Fishing Rod Basics

You might have wondered about fishing rods and want to know all of the essentials about the item. What are fishing rods made of? What does fishing rod action mean? These questions and other terms will be further discussed in this article.


Fishing rods are typically made of two materials: graphite and fiberglass.

  • Graphite

The majority of quality fishing rods available today are composed of graphite and the material is the tip pick among rod blank builders. Rods that are made with graphite are super light, flexible and responsive. These characteristics are important when it comes to fishes that bite light, but at the same time, the material can handle the power coming from bigger fishes.

Graphite rods that excel in terms of performance have a good combination of qualities like resin strength, fiber hardness, and resin plus cross-scrim built.

  • Fiberglass

Fiberglass fishing rods have been around since the 50’s and it replaced the old-fashioned steel rods. However, when it comes to performance, fiberglass models lack the responsiveness or sensitivity of today’s advanced graphite rods. Fiberglass though is praised for its durability and soft to slight action.

A number of anglers make use of fiberglass when angling for crank baits for the measured action, while muskie anglers utilize fiberglass only in colder weather for quick-attack rig fishing where durability is required and responsiveness is not needed.

Fiberglass is also a good choice for kids who want to learn the basics of angling or fishing.


Fishing rod action means the flexible attributes of the item. This refers to the capability of a rod to bend when you apply pressure on its tip and how far it can contract. The action can range from super-fast where the tip flexes to softer or slow where most of the fishing rod bends.

Rods that have fast action are a good choice when the fishing methods need the responsiveness of sensing fishes that bite lightly or when fishing for bigger fish in highly-covered areas.

For example, fast action fishing rods use worms, minnows, and jigs for fishes like walleye and bass. Fast action fishing rods that are heavier are employed in walking top water lures or cadence retrieve.

Rods with moderate action though are the popular choice because of its adaptability when it comes to fishing applications. These rods will also offer additional casting distance and still provide the ability for a sufficient hook set. It is recommended for floats, live bait and slip bobbers for catching walleye since fish are less likely to fight back from the softer tip and let go of the bait.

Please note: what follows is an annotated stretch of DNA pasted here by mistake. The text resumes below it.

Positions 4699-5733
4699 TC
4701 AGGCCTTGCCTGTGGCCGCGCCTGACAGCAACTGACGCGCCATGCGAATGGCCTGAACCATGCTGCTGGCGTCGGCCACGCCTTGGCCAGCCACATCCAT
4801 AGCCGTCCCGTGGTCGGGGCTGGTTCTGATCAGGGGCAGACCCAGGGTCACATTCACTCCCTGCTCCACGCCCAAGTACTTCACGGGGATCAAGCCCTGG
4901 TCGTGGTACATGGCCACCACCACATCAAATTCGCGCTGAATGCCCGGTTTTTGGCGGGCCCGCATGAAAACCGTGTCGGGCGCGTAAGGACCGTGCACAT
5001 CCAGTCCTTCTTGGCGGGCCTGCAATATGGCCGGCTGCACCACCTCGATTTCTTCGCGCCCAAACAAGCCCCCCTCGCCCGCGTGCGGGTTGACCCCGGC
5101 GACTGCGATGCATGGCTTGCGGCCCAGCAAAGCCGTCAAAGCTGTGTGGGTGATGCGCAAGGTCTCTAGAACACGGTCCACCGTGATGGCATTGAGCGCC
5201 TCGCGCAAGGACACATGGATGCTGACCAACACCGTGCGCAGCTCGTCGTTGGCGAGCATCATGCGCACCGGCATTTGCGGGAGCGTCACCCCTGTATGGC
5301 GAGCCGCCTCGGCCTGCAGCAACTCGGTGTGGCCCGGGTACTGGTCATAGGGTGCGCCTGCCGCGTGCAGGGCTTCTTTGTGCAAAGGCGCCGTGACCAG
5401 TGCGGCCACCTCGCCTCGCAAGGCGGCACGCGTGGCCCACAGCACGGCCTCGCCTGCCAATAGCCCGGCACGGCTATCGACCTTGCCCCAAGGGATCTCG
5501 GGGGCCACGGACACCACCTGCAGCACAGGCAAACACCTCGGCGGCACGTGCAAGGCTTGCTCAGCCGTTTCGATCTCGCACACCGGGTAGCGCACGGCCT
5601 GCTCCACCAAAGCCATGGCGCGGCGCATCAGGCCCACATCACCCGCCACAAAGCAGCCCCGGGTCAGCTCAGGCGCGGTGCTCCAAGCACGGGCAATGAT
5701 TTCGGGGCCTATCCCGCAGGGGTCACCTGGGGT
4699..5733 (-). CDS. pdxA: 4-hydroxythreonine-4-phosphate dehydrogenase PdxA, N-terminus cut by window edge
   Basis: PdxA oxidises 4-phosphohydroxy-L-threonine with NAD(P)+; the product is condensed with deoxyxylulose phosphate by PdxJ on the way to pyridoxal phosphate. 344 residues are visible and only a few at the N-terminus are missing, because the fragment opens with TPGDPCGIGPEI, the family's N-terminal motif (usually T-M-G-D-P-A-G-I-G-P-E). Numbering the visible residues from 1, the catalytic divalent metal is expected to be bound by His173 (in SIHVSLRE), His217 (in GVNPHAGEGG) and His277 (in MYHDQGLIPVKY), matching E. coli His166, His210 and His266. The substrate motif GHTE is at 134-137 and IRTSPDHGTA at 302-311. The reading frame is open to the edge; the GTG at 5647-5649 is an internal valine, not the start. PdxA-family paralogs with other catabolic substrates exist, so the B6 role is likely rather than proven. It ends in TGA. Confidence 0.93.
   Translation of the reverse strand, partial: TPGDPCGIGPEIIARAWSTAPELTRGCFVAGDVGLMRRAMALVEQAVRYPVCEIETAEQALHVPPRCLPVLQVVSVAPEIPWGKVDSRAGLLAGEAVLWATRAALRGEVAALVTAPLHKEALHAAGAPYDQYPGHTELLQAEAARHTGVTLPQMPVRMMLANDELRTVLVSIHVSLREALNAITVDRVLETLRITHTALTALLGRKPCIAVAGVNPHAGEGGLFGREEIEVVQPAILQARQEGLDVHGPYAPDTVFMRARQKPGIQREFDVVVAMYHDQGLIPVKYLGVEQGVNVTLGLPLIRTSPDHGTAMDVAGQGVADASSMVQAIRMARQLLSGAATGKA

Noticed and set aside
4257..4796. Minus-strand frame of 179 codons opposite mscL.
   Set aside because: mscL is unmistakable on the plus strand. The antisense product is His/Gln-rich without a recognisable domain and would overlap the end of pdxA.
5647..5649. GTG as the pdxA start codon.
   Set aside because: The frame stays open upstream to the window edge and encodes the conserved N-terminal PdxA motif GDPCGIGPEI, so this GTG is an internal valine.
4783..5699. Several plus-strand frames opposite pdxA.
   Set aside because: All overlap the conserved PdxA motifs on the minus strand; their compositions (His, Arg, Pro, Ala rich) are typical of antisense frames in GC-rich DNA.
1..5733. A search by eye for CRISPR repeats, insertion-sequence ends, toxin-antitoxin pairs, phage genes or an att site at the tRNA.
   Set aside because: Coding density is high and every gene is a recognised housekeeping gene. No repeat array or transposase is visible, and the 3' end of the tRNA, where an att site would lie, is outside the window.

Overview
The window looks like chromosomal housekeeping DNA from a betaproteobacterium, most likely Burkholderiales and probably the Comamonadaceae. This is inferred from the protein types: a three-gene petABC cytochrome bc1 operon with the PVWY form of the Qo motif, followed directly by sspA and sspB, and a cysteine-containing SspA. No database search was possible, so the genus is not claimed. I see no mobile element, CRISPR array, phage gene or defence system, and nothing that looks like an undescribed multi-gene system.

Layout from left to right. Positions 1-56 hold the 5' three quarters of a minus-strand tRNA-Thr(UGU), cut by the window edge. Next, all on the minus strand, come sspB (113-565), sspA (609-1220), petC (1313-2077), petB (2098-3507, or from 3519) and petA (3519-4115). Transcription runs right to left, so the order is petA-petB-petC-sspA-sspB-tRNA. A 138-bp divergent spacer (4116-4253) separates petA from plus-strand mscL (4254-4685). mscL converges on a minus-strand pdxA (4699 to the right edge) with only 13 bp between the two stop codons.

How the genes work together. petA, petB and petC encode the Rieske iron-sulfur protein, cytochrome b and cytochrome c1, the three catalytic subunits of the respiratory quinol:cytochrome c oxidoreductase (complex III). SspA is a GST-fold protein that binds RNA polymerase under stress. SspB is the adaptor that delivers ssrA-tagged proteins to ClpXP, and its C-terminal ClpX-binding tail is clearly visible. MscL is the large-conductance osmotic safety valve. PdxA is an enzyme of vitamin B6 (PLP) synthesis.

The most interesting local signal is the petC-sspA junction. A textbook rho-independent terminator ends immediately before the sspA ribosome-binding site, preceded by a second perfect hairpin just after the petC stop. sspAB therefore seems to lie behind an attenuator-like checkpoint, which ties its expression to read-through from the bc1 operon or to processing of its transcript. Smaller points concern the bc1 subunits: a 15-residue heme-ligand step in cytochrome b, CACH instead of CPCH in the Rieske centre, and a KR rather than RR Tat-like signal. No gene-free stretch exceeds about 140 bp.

Rods that provide lesser or soft action will flex in the lower third part, employing almost the entirety of the rod, offering the most flex. Anglers often use this rod as some sort of shock absorber in wrangling the fish. This rod is capable of using a significantly light line. They are mostly used for fishes like panfish and are also the first choice for drift fishing.


The power of a fishing rod refers to the amount of flex the rod will display under a load or a backbone. The kind of rod material and its thickness will show this. Power ratings range from light, medium, heavy to medium heavy. Several rod manufacturers also make use of a numerical system from 1 to 10, with 1 being the lightest and 10 the heaviest.

The power rating of a rod is related to the recommended line strength. It is essential to keep track of the line test standard limitations that are inscribed on the rod because a heavier power rod will break lighter lines easily and vice versa.


Guides are the spherical loops that are attached to the fishing rod and traverse the entire length of the blank. It prevents the line from getting into contact with the rod and provides a smoother surface for the line to pass through. The majority of guides at this time are composed of 2 components: the stainless metal frame fastened to the rod blank and some kind of an insert utilizing hardloy, ceramic, silicon carbide or alconite.

A number of rods make use of line guides composed of stainless steel wire as an alternative to inserts. While these guides are lightweight and minimize rod weight as a whole, they are not as even as rods utilizing inserts.

The latest line guides are made with titanium wire which is flexible enough to spring back even when they are stretched flat compared to stainless steel guides which are prone to breakage. The purpose of a rod line guide is to offer minimal friction together with minimizing line fray and deterioration in the guides while casting.

The overall quantity of line guides on the rod is crucial since a bigger quantity of it makes the rod better, performance-wise. It will guarantee distance on the cast and the pressure that gathers on the rod when fighting fish will be distributed all over the rod blank.

Guides have 2 varying styles: the single and double-foot. The former provides minimal weight on the rod and maintains sensitivity, while the latter is employed whenever line sensitivity is not needed but requires strength.

Handle/Reel seats

Joining the forces of a good handle and reel seat is crucial. The reel seat refers to the part where the reel is fastened to the rod and it is typically composed of aluminum, graphite or a combination of both materials. Aluminum is the stronger material while graphite is more lightweight.

A number of reel seats provide a cut-out which lets uninterrupted contact on the blank for better sensitivity. The handle is also called the grip and is positioned underneath and directly above the reel seat. The material that is most often used on handles is cork since it is durable, lightweight and distributes vibrations even when damp. Cork is considered by many as even better than artificial materials like EVA foam.

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